The simple nature of this game is a big plus while also being its biggest flaw. This should not put anyone off however, solid graphics, sound and responsive controls really make up for the lack of depth or content. Definitely the best snowboarding game on the Nintendo 64 with a decent two player mode to match. Every Nintendo 64 owner will get something from this title.
So who is King of the Mountain?
All three of these snowboarding exclusives have their charms and their problems. Cool Boarders is deep but buggy in places. It is a real challenge but may be hard for casual players. Steep Slope Sliders is half a game but a real thrill ride. It is very shallow in gameplay but offers an arcade experience. 1080° looks gorgeous but fails to combine all its elements. It is accessible to everyone but ends all too quick.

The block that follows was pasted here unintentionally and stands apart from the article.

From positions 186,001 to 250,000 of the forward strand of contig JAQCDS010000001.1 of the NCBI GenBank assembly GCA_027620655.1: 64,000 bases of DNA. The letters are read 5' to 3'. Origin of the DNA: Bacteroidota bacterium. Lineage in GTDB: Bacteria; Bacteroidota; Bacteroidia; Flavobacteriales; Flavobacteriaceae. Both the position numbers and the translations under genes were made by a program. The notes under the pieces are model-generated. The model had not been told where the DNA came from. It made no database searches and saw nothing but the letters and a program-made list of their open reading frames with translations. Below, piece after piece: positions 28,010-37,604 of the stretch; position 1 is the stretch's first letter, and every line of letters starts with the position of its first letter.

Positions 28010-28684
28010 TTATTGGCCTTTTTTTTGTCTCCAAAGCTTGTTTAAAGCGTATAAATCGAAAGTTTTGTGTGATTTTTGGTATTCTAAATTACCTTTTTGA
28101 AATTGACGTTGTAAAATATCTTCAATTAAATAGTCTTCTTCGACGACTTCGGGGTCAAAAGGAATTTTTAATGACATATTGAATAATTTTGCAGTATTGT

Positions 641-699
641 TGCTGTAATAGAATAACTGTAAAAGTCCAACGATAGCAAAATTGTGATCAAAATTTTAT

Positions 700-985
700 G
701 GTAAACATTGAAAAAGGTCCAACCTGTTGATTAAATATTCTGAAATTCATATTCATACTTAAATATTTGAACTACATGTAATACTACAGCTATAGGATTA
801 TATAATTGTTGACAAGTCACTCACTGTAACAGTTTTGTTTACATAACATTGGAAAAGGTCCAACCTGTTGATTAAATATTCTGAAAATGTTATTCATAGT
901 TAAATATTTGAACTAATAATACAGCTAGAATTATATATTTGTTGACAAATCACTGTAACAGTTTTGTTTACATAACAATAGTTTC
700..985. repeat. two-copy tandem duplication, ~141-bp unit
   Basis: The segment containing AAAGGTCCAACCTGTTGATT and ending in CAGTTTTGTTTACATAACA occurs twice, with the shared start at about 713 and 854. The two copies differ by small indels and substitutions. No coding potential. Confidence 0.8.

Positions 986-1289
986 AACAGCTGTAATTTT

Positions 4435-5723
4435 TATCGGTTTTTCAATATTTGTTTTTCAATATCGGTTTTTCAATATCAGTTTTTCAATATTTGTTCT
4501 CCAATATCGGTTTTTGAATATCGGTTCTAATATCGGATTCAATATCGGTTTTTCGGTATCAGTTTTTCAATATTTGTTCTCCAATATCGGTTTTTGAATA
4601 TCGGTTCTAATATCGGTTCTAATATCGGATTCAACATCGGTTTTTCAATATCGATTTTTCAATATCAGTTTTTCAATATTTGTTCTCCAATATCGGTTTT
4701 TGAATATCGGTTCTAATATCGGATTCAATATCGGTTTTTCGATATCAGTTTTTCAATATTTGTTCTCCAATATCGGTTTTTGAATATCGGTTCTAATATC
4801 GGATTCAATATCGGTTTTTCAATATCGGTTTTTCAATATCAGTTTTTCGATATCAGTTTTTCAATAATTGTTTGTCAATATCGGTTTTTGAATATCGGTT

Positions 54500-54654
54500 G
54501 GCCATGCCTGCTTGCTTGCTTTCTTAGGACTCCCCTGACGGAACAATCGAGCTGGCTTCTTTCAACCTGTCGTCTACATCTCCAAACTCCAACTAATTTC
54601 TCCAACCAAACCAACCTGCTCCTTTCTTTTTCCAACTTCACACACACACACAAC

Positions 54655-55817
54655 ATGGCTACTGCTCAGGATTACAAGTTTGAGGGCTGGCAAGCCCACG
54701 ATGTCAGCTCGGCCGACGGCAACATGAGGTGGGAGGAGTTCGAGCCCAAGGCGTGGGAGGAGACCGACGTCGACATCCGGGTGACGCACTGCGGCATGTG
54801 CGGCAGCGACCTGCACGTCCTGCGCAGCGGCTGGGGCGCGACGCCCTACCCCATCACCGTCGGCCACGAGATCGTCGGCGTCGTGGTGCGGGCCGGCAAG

Whichever one players have as their favourite one thing is for sure. The height of the Snowboard craze lead to some unique snowboarding video games. These exclusives helped stoke the console war fires of the late 1990’s and each one deserves their place as flagship games of the genre.